• Increased level of competitiveness.

Milligan says the importance of the chief-executive role is independent of farm size. In fact, it may even be more important for small- to medium-sized operations “because if they miss one opportunity or overlook one threat, they may be done,” he says.

There is a real question how long 100-, 200- to 500-cow dairies can remain competitive unless they identify their competive advantage — special niche, extraordinary productivity — within the industry, he adds.

Find the right wall

Someone can do a great job of managing a two-cow dairy or even a 1,000-cow dairy with heavy debt. But that doesn’t mean he will be successful in the long-run. The two-cow dairy is too small, for one thing. In this case, the execution of everyday tasks may be correct, but the overall strategy is wrong — the ladder is leaning against the wrong wall.  

A good leader will find the right wall and then create an environment where people are inspired to produce.

DPS Dairy, which has several thousand cows located in Florida, Georgia and Mississippi, brought in Jorge Estrada, the leadership-coaching consultant, for three days this past September. During that time, Estrada did one-on-one coaching with each of the senior-management staff members and conducted group sessions on team-building, communication skills and goal-setting. 

It gave everyone a different perspective — a chance to look at things from a big-picture standpoint rather than being so task-oriented, says David Sumrall, president and CEO of DPS Dairy. It got people talking very openly about some sensitive matters, which helped build trust. And, it got everyone to seeing how they could get the most out of themselves.

By investing in people, Sumrall showed leadership. And, while it may be too early to tell if if translated into a specific increase in milk production (or some other parameter), the next time Sumrall tries to implement his vision of the future, there is bound to be more buy-in and acceptance on everyone’s part.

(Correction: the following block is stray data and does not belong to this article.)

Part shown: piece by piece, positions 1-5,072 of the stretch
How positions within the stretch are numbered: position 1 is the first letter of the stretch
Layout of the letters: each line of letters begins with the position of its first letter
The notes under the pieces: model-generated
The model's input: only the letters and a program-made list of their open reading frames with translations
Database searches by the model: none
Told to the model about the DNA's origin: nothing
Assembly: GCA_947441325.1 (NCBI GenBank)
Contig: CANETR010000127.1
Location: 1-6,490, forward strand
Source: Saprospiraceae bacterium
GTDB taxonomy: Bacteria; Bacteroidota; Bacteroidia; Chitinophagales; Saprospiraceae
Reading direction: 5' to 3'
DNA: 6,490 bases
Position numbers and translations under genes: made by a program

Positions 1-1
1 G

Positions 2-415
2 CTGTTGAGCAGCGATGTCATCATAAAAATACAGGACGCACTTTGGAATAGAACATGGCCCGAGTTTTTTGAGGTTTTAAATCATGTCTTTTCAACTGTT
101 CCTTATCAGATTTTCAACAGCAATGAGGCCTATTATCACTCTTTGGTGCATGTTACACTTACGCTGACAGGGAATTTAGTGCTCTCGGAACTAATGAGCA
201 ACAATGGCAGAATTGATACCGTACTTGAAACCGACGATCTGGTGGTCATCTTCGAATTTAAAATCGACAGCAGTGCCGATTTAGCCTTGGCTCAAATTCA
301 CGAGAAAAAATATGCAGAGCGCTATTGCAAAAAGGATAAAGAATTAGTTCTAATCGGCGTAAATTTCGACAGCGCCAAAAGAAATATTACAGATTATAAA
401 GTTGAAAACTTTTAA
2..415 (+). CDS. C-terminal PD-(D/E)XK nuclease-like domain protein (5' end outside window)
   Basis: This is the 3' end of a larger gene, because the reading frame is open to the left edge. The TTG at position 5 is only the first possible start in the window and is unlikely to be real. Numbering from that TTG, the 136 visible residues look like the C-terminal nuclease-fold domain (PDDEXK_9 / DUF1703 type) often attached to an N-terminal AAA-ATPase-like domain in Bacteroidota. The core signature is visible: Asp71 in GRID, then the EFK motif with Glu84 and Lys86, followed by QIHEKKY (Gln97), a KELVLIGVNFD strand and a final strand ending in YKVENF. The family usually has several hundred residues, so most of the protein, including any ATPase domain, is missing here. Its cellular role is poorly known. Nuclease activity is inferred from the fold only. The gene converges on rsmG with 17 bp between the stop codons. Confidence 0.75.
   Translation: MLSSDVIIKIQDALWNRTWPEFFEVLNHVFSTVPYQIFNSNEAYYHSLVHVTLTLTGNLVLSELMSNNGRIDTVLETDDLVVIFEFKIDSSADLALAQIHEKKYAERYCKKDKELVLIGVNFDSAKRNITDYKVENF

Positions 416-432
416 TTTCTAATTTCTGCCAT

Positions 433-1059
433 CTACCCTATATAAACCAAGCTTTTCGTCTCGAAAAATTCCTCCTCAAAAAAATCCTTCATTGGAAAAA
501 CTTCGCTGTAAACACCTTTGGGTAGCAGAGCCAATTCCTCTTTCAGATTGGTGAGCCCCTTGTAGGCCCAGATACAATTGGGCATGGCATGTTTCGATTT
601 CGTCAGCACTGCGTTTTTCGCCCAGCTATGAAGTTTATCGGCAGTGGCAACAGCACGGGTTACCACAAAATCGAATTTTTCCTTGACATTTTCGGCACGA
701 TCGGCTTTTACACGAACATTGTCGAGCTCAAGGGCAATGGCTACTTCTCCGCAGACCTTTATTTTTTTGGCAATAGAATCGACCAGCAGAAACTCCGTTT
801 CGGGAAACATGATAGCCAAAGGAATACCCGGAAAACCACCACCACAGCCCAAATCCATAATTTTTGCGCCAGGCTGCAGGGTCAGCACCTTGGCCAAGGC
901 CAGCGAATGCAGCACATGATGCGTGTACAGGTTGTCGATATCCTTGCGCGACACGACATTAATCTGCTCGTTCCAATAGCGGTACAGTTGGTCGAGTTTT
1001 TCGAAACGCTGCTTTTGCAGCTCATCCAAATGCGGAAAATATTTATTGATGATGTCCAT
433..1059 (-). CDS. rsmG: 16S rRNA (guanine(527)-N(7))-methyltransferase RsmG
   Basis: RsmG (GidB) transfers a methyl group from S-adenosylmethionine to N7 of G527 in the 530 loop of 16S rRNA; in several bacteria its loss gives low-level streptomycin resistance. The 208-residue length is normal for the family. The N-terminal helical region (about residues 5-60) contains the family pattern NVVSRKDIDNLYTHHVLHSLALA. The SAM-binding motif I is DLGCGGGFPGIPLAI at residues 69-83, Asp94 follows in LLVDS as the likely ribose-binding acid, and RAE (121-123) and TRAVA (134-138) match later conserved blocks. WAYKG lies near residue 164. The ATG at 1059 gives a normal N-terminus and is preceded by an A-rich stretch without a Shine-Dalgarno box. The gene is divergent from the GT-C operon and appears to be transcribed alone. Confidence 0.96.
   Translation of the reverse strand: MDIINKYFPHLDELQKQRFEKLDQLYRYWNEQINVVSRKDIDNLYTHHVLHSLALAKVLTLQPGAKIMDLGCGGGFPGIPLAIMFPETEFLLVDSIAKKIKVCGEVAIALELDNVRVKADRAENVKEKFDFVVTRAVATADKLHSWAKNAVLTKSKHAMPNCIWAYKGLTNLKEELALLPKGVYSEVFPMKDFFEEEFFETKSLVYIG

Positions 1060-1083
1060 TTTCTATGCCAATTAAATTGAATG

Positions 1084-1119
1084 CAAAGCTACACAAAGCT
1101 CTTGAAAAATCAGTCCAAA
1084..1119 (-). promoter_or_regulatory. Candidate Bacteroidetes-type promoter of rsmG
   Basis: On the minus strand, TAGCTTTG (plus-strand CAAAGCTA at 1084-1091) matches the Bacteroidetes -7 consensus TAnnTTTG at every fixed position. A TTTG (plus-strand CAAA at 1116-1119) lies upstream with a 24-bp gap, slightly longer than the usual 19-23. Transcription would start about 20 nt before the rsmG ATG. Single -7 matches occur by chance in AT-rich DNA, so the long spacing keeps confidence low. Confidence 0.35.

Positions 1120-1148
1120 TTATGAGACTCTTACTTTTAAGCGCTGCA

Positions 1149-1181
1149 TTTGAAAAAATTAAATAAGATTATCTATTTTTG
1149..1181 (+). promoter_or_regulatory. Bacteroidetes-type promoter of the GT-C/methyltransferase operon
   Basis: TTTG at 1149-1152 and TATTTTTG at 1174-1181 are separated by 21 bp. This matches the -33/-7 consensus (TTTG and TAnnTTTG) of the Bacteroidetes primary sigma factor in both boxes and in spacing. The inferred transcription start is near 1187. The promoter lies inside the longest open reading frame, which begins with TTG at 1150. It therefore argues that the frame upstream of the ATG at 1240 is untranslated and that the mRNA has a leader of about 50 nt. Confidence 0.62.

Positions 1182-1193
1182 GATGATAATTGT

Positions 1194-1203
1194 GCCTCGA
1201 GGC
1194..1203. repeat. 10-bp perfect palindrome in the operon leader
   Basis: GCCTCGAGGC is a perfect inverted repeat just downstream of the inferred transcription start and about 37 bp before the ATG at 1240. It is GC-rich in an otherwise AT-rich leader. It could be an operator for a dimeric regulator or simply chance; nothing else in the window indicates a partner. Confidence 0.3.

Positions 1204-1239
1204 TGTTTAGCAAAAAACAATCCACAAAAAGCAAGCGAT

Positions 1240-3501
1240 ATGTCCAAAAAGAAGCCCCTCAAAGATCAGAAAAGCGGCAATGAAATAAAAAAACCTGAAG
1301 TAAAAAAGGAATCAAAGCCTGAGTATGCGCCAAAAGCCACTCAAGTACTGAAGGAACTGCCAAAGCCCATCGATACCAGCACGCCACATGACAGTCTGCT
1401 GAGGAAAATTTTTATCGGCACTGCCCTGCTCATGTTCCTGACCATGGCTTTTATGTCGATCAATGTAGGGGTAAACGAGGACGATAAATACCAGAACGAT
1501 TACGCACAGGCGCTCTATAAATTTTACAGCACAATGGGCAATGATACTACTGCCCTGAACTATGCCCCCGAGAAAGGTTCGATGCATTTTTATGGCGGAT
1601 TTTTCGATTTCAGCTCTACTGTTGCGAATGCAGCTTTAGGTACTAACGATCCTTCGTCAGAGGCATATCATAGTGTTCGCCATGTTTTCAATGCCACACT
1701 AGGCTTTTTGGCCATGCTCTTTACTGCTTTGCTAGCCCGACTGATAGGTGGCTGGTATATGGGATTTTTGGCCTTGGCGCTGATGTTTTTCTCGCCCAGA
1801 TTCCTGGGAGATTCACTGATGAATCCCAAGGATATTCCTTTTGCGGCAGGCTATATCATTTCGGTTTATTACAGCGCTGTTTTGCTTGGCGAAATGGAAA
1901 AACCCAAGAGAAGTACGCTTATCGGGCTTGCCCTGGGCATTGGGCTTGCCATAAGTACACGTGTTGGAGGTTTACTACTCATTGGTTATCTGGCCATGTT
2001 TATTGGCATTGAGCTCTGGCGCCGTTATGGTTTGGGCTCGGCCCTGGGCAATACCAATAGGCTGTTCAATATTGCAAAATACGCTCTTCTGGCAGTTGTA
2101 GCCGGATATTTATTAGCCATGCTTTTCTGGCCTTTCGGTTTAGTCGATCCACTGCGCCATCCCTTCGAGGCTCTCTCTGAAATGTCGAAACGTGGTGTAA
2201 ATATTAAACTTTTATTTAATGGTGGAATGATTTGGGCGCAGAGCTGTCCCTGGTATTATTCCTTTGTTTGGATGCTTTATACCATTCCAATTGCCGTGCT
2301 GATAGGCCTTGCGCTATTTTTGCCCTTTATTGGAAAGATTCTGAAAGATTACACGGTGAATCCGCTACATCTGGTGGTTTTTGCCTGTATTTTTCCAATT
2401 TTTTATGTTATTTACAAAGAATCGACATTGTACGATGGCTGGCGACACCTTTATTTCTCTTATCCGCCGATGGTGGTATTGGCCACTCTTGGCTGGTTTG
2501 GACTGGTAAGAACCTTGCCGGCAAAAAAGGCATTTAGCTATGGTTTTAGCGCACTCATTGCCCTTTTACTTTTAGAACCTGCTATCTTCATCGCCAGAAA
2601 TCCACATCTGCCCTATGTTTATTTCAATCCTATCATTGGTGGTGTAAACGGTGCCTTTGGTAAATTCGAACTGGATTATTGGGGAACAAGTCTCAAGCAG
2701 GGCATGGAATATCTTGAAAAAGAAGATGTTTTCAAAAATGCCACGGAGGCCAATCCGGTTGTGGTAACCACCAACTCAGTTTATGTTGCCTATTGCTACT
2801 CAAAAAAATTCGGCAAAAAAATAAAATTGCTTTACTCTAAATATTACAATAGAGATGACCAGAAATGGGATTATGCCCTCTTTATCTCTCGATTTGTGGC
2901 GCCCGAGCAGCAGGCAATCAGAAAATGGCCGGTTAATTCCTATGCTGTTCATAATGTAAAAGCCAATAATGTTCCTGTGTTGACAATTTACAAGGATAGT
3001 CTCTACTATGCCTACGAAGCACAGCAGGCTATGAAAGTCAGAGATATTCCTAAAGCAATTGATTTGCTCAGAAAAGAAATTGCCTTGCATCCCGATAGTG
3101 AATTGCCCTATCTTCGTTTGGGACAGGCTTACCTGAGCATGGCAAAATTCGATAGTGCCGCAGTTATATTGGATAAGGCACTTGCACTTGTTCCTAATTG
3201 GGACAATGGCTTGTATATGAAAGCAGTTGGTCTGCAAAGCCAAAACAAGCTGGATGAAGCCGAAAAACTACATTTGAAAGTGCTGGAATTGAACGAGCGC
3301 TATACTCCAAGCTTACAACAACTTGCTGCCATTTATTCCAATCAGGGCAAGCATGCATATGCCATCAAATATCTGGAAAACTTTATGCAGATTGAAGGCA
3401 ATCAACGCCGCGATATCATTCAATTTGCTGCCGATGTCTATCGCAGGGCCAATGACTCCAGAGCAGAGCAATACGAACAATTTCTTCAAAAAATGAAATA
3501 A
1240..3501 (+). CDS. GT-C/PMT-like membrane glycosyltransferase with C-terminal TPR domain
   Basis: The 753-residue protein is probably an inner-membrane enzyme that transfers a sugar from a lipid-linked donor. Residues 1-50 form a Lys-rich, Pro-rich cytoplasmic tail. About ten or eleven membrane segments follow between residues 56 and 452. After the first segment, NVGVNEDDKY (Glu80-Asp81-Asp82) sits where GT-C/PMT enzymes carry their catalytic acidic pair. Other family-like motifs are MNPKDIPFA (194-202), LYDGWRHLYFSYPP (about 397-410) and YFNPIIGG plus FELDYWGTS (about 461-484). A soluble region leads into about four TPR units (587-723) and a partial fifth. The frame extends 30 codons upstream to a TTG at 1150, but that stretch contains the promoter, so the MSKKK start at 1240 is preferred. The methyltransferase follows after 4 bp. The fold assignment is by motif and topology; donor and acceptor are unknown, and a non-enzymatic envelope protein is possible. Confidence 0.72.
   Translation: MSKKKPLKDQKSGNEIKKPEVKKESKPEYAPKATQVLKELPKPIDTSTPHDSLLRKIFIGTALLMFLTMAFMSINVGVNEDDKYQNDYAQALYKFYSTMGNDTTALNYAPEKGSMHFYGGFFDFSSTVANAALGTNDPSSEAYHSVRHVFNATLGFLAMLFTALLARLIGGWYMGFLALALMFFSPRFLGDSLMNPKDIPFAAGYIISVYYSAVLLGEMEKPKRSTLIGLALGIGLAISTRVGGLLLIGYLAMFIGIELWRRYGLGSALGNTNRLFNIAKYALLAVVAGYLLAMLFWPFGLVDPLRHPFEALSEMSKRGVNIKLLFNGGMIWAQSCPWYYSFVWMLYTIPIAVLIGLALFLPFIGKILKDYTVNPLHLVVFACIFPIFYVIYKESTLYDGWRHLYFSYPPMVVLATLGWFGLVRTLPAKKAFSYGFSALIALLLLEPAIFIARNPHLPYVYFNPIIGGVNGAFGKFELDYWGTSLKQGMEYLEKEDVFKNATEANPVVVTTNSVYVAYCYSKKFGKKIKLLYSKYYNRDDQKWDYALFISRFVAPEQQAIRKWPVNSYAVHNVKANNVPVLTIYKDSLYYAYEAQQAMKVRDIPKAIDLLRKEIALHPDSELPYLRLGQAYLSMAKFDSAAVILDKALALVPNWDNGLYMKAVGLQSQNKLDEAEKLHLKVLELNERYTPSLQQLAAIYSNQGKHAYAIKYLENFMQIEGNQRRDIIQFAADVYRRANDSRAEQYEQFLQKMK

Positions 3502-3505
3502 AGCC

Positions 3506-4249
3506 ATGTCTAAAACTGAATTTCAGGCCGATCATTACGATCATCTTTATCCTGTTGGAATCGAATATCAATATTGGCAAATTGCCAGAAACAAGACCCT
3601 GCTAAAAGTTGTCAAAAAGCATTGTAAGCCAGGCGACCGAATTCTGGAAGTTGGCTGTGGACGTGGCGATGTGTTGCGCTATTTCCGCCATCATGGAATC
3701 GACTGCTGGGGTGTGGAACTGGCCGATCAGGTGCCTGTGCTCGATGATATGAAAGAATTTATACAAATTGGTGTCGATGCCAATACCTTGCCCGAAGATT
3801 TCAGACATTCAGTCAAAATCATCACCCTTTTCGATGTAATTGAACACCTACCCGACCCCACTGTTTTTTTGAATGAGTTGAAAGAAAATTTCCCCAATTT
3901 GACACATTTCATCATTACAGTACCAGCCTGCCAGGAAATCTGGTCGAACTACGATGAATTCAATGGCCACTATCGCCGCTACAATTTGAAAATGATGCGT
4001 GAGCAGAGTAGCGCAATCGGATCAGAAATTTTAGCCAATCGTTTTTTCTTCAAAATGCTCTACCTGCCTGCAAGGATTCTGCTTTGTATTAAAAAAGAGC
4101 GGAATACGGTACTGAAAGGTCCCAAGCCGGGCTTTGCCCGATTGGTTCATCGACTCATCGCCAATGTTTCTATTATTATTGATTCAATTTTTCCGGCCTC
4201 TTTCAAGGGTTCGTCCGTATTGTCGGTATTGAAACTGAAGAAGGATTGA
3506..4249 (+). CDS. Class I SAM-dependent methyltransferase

Management is not leadership


  • Planning and budgeting: establishing detailed steps and timetables.                                    
  • Organizing and staffing: establishing some structure for accomplishing plan requirements.
  • Controlling and problem-solving: monitoring results, identifying deviations.


  • Establishing direction: developing a vision of the future.
  • Aligning people: creation of teams and coalitions that understand the vision.
  • Motivating and inspiring people.

Source: John Kotter, professor at Harvard Business School

Develop leadership skills

There is a difference between being a manager and being a leader.

Managing is more about day-to-day tasks — the “actual physical execution of things,” says David Sumrall, president and CEO of DPS Dairy, which has several thousand cows in Florida, Georgia and Mississippi. “Leadership is about positioning yourself to be out in front of the business and growing and developing the business,” he adds.

To develop your leadership skills, here are some suggestions from Eric Spell, vice president of AgCareers.com in Clinton, N.C.:

  • Attend leadership classes at community colleges or local universities.
  • Read books like “The One-Minute Manager” by Ken Blanchard or “The Servant Leader” by Robert Neuschel.
  • Get to know your employees. Invest in them. Let them know that you care. Good dairy leaders develop people as well as they produce milk, Spell says.
  • When hiring a manager, look for with people-skills in addition to technical competence. Look for someone who has had experience managing two or more people.